AMY BERRINGTON DE GONZALEZ is an investigator in the Radiation Epidemiology Branch at the National Cancer Institute (NCI) and adjunct faculty at the Johns Hopkins Bloomberg School of Public Health. At NCI, Dr. Berrington de Gonzalez has led the development of the NCI Radiation Risk Assessment Tool, which is interactive computer software designed to estimate the lifetime risk of cancer (with uncertainty intervals) following complex exposure histories. She has also used this software to conduct a research program projecting cancer risks from a large number of medical exposure scenarios including CT scans, nuclear medicine tests, and mammography screening. Her research interests include methods to improve radiation risk projection and the conduct of epidemiological studies of cancer risks from both low- and high-dose medical radiation exposures. She has served on the U.K. Health Protection Agency’s Advisory Group on Ionizing Radiation and Solid Cancer, as a special adviser on radiation and health to the World Health Organization, and as a committee member on the U.K. government’s Advisory Committee on Breast Cancer Screening. She was a member of the organizing committee for the 2009 Conference on Uncertainties in Radiation Dosimetry and Their Impact on Risk Analysis. Dr. Berrington de Gonzalez earned her Ph.D. in radiation epidemiology from the University of Oxford.
B. JOHN GARRICK is an independent consultant with Garrick Consulting. He was a co-founder of PLG, Inc., an international engineering, applied science, and management consulting firm, from which he retired as president and chief executive officer. His professional interests include risk assessment in nuclear energy, space and defense, chemicals and petroleum, and transportation. He is a member of the National Academy of Engineering and a past president of the Society for Risk Analysis and has received the society’s Distinguished Achievement Award. Dr. Garrick was appointed to the U.S. Nuclear Regulatory Commission Advisory Committee on Nuclear Waste and served for 10 years, 4 years as chair. President George W. Bush appointed Dr. Garrick to the U.S. Nuclear Waste Technical Review Board with the designation of chairman in 2004. Dr. Garrick received his B.S. in physics from Brigham Young University and his M.S. and Ph.D. in engineering and applied science from the University of California, Los Angeles. He is also a graduate of the Oak Ridge School of Reactor Technology. He served on many NRC committees, including several associated with the space program.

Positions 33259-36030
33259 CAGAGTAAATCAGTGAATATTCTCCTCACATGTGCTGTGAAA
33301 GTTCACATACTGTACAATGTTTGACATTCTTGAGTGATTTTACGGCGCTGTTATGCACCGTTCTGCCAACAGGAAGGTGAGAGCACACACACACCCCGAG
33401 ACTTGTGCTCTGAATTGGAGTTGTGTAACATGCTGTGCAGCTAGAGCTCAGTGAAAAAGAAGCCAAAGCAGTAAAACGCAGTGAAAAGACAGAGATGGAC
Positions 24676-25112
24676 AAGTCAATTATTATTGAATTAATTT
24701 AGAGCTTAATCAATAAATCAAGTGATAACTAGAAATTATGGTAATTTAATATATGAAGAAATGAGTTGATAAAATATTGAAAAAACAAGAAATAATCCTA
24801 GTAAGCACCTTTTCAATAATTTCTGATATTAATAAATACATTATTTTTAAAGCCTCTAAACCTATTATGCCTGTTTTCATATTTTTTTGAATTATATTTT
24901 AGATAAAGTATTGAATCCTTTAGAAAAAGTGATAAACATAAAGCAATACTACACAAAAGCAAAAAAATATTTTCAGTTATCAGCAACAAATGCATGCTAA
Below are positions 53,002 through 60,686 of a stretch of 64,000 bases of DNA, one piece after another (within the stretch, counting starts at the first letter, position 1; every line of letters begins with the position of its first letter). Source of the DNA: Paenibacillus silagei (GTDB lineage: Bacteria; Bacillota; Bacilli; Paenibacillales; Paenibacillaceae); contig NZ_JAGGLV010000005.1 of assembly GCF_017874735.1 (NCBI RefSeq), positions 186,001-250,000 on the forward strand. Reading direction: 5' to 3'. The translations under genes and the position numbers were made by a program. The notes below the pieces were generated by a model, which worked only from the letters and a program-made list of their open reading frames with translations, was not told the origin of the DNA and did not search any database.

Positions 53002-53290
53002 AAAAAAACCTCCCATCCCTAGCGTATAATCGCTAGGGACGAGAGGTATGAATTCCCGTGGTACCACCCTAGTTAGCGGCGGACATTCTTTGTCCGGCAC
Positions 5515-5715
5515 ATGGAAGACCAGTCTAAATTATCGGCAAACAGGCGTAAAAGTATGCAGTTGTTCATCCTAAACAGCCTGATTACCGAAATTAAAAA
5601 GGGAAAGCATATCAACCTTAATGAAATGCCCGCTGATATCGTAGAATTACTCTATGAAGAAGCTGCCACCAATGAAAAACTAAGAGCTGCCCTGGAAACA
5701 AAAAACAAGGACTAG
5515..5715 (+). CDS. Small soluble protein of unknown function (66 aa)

DUDLEY T. GOODHEAD is retired from the Medical Research Council’s (MRC’s) Radiation and Genome Stability Unit, Harwell, United Kingdom, where he served as director. The Genome Stability Unit carried out basic research on the relationship of genome stability to human health, including how DNA may be damaged by radiation and other agents and how the cellular repair systems act to restore normality. Dr. Goodhead continues as a visitor at MRC Harwell and assists the European Commission’s research program as well as a number of agencies in the United States and the United Kingdom. His research has been mainly on the biophysics of radiation effects, with particular emphasis on microscopic features of radiation track structure at the atomic, molecular, and cellular levels and their consequent radiobiological and health effects. He has held positions at the University of California, Los Angeles; St. Bartholomew’s, London; and Natal, as well as the Radiobiology Unit at MRC Harwell. Dr. Goodhead has served on a variety of national and international committees on the evaluation of radiation risks, including the Committee on Medical Aspects of Radiation in the Environment in the United Kingdom; consultancies to UNSCEAR and the International Atomic Energy Agency (IAEA), and working groups of the International Agency for Research on Cancer (on carcinogenic risk of gamma rays, neutrons, and internally deposited radionuclides) and the Royal Society (on risks from depleted uranium). He was chair of the Committee Examining Radiation Risks of Internal Emitters in the United Kingdom until its final report. In the Queen’s Birthday Honours List, Dr. Goodhead was awarded the Order of the British Empire for services to medical research. He has been the recipient of various other awards, including the Weiss Medal from the Association for Radiation Research, the Failla Medal from the Radiation Research Society, the Douglas Lea Lecturer from the Institute of Physics and Engineering in Medicine and Biology, the Bacq and Alexander Award from the European Society of Radiation Biology, an Honorary Fellowship of the Society of Radiological Protection, the Warren K. Sinclair Lecturer from the NCRP, and the Gray Medal (August 2011) from the International Committee on Radiation Units and Measurements. He earned his D.Phil. in particle physics at the University of Oxford, United Kingdom. He served on the NRC Committee on Health Risks of Exposure to Radon (BEIR VI), Phase II.